Barefoot Running

I’ve noticed in the physiotherapy clinic that barefoot running and its reported benefits is getting a lot of press again recently in main stream media.  The proponents of bare foot running argue that present day running trainers with their inbuilt supports significantly alter the mechanics of how you run thereby increasing the risk of injury. Trainers  which rely heavily on support and comfort as their selling point are argued to facilitate running  with a heal strike while the more natural way to run is on the balls of your foot. Test this out by running in your bare feet the next time you are in the garden, do you land on your heal or stay on the balls of your feet. They make the point that the heal or calcaneus being mostly bone has no capacity for shock absorption and so transmits all the forces of running further up into your knees, hips and lower back. Running on the ball of your foot however takes advantage of the foot’s mechanics designed for shock absorption and the full capacity of the Achilles Tendon to transmit and absorb shock.

All of this argument makes perfect sense to me but a word of caution before you discard the trainers for barefoot running. The intrinsic muscles of the foot work to provide support and shape to the foot, when too much strain is placed through these muscles too quickly we can develop mechanical foot problems such as shin splints and plantar fasciitis. This is a common problem during the summer months when people limp into our physiotherapy clinic after switching from shoes in the office to flip flops at the beach for two weeks. The problem lies in the fact that as a generation we have become used to wearing shoes/ trainers which provide support and our intrinsic muscles have in effect become de-conditioned. As a means of decreasing injuries and increasing the strength of the intrinsic muscles in your feet starting with some barefoot running drills is a great idea but you need to gradually introduce your feet to the concept.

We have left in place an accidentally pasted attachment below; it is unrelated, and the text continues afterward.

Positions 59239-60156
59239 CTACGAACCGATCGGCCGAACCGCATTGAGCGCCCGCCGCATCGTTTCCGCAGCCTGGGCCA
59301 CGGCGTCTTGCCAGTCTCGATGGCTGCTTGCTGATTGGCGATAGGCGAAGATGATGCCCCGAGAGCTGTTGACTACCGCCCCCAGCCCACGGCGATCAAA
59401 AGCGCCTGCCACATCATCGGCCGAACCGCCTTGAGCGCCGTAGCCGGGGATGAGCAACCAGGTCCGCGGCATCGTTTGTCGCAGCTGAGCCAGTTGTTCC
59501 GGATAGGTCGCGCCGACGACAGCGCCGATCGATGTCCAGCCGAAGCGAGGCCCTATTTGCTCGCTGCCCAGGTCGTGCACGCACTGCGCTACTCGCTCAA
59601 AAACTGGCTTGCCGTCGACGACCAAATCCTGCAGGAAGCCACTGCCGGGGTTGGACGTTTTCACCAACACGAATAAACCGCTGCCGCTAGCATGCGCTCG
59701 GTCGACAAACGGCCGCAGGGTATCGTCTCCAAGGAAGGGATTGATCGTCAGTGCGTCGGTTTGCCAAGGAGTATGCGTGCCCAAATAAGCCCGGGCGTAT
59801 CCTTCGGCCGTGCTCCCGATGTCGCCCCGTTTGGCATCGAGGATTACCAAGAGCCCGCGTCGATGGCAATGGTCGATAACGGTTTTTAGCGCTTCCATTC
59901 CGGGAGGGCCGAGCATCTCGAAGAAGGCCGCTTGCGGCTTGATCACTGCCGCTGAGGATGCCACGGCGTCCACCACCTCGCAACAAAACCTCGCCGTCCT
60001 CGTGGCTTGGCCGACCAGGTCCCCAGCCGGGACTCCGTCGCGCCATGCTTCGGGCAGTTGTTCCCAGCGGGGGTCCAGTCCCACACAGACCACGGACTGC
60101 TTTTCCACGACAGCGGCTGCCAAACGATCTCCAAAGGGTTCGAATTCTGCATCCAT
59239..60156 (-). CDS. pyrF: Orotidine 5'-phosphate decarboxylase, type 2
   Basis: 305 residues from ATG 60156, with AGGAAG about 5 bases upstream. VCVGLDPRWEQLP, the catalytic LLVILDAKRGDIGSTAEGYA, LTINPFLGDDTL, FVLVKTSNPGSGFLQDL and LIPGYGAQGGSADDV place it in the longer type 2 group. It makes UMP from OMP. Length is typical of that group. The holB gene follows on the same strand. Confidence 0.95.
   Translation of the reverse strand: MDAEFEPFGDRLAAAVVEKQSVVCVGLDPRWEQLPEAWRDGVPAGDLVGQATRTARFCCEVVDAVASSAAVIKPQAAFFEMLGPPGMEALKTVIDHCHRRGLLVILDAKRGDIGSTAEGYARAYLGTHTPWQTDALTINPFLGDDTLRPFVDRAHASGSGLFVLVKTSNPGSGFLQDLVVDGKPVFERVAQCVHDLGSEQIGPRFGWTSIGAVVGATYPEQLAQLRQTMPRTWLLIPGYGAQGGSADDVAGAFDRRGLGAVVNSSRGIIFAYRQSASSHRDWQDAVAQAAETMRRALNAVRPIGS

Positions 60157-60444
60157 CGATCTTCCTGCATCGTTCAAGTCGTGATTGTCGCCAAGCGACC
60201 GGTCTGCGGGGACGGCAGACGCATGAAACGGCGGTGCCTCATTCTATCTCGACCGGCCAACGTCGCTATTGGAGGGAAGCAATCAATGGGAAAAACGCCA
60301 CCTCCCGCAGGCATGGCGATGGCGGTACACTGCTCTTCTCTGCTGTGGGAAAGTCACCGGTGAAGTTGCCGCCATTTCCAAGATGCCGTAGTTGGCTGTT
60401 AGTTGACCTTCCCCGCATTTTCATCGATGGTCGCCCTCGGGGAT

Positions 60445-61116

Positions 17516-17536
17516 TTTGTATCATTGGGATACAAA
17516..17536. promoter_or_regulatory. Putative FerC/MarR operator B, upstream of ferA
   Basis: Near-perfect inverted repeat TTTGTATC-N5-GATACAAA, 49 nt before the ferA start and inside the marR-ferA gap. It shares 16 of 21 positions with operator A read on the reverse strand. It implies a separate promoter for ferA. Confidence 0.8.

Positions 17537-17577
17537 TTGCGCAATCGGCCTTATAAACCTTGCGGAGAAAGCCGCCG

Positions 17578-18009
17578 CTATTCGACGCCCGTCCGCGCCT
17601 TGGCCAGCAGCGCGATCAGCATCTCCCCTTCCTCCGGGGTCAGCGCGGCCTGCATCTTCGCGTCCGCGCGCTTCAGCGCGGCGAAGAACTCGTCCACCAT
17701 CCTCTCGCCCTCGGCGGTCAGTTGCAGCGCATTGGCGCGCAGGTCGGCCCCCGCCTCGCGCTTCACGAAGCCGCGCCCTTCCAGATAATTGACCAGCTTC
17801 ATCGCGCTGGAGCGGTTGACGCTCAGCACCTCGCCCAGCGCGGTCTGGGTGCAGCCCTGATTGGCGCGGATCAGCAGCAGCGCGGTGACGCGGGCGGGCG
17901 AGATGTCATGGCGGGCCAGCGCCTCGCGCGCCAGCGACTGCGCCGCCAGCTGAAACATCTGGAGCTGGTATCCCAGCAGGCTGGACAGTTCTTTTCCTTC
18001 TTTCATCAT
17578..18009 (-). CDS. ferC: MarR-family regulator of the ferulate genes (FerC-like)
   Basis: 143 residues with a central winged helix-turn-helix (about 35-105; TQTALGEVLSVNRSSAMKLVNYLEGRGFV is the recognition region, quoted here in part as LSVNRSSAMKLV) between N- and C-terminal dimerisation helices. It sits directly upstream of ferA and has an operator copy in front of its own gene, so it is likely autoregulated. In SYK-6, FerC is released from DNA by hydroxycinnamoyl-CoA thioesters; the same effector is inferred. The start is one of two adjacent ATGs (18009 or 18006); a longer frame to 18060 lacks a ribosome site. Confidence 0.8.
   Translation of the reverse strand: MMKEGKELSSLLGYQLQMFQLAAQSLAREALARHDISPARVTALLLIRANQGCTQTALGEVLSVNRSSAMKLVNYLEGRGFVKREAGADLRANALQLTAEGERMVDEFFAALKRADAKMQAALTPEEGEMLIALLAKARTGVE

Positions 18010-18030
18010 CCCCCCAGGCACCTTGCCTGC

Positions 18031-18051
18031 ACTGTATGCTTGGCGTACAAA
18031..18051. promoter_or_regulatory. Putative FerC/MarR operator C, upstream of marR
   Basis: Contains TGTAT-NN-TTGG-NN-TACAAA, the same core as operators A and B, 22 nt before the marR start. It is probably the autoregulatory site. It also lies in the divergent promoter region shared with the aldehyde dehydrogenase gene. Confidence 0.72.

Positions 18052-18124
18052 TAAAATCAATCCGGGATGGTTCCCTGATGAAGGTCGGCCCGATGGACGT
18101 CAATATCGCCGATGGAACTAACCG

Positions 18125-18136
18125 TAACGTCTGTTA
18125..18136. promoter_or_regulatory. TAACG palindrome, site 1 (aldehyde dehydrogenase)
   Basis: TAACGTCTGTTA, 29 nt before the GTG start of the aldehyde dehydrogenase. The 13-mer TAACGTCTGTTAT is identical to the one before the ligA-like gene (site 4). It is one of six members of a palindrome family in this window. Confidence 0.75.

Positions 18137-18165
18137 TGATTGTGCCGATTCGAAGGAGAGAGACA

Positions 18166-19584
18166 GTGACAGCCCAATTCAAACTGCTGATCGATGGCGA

Clients often ask what the best pair of trainers are for their feet. In the absence of any structural problems the answer is the next pair you buy. Wearing the same trainers continuously can result in your feet becoming accustomed to the type of support provided by your trainer and result in a de-conditioning of the intrinsic muscles in your feet. By purchasing different brands or models or having two pairs that you switch between prevents the same load and pressure being placed through your feet repeatedly and challenges the intrinsic muscles by providing different levels of support and preventing de-conditioning.

On a personal note I haven’t yet tested the Nike Frees (which promise to strength train feet by imitating barefoot movement” or the Vibram Fivefingers which have been coined “gloves for your feet” but I am starting to decrease the amount of support and cushioning I now look for in my trainers..